Results

Demographic characteristics.

Twenty participants 29.90 ± 9.59 years of age participated in the experiment. There were 8 male and 12 female participants (age of the male participants, 27.13 ± 7.70 years; age of the female participants, 30.91 ± 10.65 years) (Table 1). The average body mass index was 22.66 ± 4.49 kg/m2, which was within normal range.

Electromyographic muscle activity.

The activities (%MVC) of the upper and lower limb muscles for each green care farming activity are shown in Tables 4 and 5 and Supplemental Fig. 1. The 16 upper and lower limb muscles showed significantly different muscle activation attributable to the green care farming activities. Muscle activation of the upper limbs showed that the anterior deltoid of the shoulder and flexor carpi radialis of the lower arm were significantly more activated than other muscles during green care farming activities. As a result of the comparison of muscle activity according to each muscle, most of the upper limb muscles were activated when organizing the garden plot, especially during digging.

Table 4.

Muscle activation data of eight upper limb muscles during 10 green care farming activities obtained using electromyography.

Table 4.
Table 5.

Muscle activation data of eight lower limb muscles during 10 green care farming activities obtained using electromyography.

Table 5.

Muscle activation of the lower limb showed that the gastrocnemius muscle activity of the calf was the highest when raking, digging, fertilizing, washing, and walking with a dog; however, during other agricultural activities, the muscle activities of the vastus lateralis, vastus medialis, and biceps femoris of the thigh were high. The comparison of muscle activity according to each muscle showed that most of the lower limb muscles were most activated when organizing garden plots, which involved activities such as digging, raking, fertilizing, planting, and collecting natural objects.

Discussion

The purpose of this study was to measure the activity of the upper and lower limb muscles used during 19 agricultural green care farming activities. The following 16 upper and lower limb muscles were selected for this study: the anterior deltoid of the shoulders; biceps brachialis of the upper arms; brachioradialis and flexor carpi ulnaris of the lower arms; vastus lateralis and vastus medialis of the anterior thighs; biceps femoris of the back thighs; and gastrocnemius of the calves. The results of this study showed that 16 upper and lower limb muscles were activated during the green care farming activities and showed significantly different muscle activation by green care farming activity.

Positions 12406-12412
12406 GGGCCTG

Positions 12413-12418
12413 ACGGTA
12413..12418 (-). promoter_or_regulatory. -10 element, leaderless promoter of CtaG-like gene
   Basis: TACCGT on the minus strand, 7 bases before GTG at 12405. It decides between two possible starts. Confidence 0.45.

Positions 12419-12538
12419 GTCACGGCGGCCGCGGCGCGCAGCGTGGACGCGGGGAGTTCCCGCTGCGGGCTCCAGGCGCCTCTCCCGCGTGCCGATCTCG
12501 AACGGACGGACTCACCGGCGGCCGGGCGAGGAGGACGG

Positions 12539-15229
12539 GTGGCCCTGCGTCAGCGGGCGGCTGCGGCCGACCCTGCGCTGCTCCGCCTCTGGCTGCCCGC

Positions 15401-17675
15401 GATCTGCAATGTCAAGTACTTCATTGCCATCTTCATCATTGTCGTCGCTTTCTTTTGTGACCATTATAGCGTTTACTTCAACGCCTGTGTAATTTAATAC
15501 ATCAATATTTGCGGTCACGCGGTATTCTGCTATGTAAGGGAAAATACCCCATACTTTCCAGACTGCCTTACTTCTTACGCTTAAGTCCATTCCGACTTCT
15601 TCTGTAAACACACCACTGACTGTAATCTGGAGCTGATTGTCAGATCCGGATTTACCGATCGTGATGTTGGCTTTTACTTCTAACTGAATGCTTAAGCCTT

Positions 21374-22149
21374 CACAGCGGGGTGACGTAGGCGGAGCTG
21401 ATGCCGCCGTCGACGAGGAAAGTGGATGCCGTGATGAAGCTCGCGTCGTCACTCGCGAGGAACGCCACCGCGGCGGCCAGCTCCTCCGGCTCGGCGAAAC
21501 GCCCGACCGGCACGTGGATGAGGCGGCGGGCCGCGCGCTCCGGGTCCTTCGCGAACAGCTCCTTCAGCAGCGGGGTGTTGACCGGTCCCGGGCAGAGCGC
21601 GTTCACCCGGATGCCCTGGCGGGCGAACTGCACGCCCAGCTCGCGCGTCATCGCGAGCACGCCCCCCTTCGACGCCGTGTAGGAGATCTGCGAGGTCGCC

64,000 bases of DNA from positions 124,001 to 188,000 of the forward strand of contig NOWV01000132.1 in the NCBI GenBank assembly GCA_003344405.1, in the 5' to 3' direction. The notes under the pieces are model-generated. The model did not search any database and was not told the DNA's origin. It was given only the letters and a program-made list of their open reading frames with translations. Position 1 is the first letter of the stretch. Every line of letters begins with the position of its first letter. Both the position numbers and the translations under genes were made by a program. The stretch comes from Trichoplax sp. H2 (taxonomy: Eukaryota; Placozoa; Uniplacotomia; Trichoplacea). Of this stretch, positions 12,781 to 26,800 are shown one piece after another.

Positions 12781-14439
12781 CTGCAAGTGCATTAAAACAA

The green care farming activities performed during this study consisted of the following movements and postures using small tools, such as trowels and plant stakes, and large tools, such as shovels and rakes: squatting, standing, sitting on a chair, walking, and grasping. Farming activities performed using various postures and tools are weight-bearing exercises that use the entire body and apply stimulation and load to the bones and muscles based on one’s own body weight. A previous study showed that a weight-bearing posture is highly correlated with muscle activity (Uhl et al. 2003), which is also effective in relieving osteoarthritis symptoms and improving position sense (Jan et al. 2009; Yılmaz et al. 2010).

Muscle activation of the upper limb showed that the anterior deltoid and flexor carpi radialis of the shoulder were significantly more activated than other muscles during green care farming activities (Table 4). The anterior deltoid is the main horizontal flexor responsible for arm elevation (Hoffmann et al. 2022). During this study, the muscle activity was higher during the following activities involving lifting and extending the arm than during other activities: fertilization, harvesting, cooking using harvests, creating art with natural objects, interacting with a dog, feeding rabbits, and maintaining a garden. The flexor carpi radialis is a forearm muscle that is mainly activated during handgrip activities (Montagna et al. 2005). During this study, it was also highly activated during the following activities that involved grasping objects such as gardening tools, plants, and dog leashes: raking, digging, transplanting plants, washing, packing, trimming, walking with a dog, and cleaning-up the farm.